Who is AAFCO and why do they Matter?

AAFCO: The Association of American Feed Control Officials:

Who are they: AAFCO is the acronym for the Association of American Feed Control Officials. It has been known since September 1906. AAFCO is a nongovernmental, voluntary membership association containing local, state and federal agencies that act as an advisory for state legislation. AAFCO’s Model Pet Food Regulations, Model Feed Bill, and the Pet Food Nutritional Profiles are instrumental for the commercial pet food industry. AAFCO is instrumental in establishing nutritional standards in animal and pet feed in the United States, and internationally.

What they do:

AAFCO has several functions as the official body representing the food industry. Their members establish categorization for all animal feeds and pet foods; create policies for animal and pet feed; craft feeding trial protocols; construct ingredient definitions and standards; generate labeling guidelines; and are responsible for the nutrient profile requirements and recommendations for both companion animal and livestock feeds.

They create standards on which states base their feed laws and regulations, but these are only guidelines as they uphold no regulatory authority.  It is important to note, that AAFCO is an association and not an official regulatory body for pet food; however AAFCO does operate within the guidelines of federal and state legislation – including laws ordered by the Food and Drug Administration (FDA) and the U.S. Department of Agriculture (USDA). Individual states then accept and enforce these definitions and labeling regulations (or not), depending on the state. AAFCO has no regulatory authority although individual AAFCO members have the ability to regulate animal feed within their jurisdictions.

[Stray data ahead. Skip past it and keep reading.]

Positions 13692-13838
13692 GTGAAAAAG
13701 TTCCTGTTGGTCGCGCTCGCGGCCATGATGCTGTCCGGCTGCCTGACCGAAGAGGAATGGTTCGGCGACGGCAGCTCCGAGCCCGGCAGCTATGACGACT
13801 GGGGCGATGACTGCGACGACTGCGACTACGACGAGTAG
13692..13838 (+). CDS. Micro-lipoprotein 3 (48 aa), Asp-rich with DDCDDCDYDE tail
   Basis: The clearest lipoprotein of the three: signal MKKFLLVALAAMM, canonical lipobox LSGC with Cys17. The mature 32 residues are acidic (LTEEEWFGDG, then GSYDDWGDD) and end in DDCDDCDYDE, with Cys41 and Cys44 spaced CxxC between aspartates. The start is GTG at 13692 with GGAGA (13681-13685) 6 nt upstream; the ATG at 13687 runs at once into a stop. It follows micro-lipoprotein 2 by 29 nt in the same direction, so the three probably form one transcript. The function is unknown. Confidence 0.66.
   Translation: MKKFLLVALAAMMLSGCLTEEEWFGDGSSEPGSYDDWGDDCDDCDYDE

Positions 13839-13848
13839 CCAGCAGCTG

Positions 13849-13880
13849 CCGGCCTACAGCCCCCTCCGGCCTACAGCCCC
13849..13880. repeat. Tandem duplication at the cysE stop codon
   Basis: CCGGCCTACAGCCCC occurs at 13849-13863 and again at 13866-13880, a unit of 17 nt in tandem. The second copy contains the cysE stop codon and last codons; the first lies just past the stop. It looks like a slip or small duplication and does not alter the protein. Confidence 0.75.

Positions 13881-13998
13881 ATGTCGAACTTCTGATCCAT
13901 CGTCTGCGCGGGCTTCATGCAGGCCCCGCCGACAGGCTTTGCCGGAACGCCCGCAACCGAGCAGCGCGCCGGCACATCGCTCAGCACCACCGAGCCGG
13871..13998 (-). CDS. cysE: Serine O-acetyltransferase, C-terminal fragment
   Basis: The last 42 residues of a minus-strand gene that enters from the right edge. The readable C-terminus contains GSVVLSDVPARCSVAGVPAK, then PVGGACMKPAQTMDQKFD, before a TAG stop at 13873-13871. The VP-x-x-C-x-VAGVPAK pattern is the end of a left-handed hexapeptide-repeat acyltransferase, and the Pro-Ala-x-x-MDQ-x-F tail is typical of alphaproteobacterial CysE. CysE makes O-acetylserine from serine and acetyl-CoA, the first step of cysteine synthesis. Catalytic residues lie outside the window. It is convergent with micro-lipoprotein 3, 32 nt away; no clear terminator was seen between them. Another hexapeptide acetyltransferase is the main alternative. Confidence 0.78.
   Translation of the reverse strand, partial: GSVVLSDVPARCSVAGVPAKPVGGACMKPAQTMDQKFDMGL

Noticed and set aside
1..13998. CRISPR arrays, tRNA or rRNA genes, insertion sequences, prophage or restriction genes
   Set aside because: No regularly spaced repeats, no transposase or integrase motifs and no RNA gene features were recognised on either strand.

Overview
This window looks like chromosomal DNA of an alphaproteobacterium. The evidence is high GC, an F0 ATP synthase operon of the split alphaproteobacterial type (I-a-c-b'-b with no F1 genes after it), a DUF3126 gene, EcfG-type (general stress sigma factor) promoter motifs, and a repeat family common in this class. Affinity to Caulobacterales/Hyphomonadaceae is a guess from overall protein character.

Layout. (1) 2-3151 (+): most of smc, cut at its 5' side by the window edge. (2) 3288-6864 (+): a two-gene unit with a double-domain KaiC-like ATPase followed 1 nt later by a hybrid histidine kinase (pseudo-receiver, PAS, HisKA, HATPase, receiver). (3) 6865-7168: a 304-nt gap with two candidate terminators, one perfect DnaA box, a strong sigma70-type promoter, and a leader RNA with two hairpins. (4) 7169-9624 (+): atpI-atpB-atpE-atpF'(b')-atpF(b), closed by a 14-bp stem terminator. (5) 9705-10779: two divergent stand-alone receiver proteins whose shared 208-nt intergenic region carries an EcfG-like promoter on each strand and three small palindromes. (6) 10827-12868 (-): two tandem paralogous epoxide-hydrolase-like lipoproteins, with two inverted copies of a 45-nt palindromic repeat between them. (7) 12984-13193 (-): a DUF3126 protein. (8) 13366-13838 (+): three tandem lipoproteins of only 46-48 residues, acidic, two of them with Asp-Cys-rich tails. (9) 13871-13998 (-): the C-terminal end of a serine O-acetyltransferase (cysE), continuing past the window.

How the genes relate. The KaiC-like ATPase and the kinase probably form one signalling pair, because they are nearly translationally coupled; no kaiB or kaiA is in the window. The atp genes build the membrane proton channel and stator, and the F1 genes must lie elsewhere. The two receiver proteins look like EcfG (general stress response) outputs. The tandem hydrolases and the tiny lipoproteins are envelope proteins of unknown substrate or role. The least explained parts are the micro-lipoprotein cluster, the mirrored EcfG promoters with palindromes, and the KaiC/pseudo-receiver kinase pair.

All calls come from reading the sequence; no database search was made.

Formulating Diet Based on AAFCO Nutrient Profiles:

AAFCO has accepted and adapted some of the NRC’s recommendations.  The nutrient profiles for dogs and cats AAFCO established were in 1991, closely followed by in 1992 recognizing the first Cat Food Nutrient Profiles. AAFCO since then has updated the nutrient profiles for both species when new scientific nutritional information becomes available. 2016 is the most recent update, and has not been updated since. These profiles integrate the most current information on good nutrition for canines and felines, while also providing useful information for pet food manufacturers.

The nutrients listed in each profile for both dogs and cats have a “minimum” level, while some (cue copper) also have a “maximum” level that have been shown to have the potential for toxicity or for when overuse is a concern. AAFCO nutrient profiles have 37 nutritional parameters for canines, and 44 for felines.

As not all life stages are alike in terms of nutritional needs, AAFCO established two nutrient profiles for both dogs and cats. These include one for “growth and reproduction” (which includes growing, pregnant, and nursing animals), and one for “adult maintenance”.

AAFCO nutrient profiles are based on ingredients generally incorporated in commercial diets, and nutrient levels are expressed for processed foods at the time of feeding. AAFCO nutrient profiles are based on ratios of nutrients to calories. These are on a “dry matter” (DM) basis, or moisture-free basis, as well as a “per 1000kcal ME” (or energy basis). But, the guaranteed analysis on a pet food label expresses nutrient levels on an “as-fed,” or moisture-included, basis. This is important to note when reading and comparing labels. Depending on the diet, certain nutrient minimums will also change; foods that are extruded versus canned.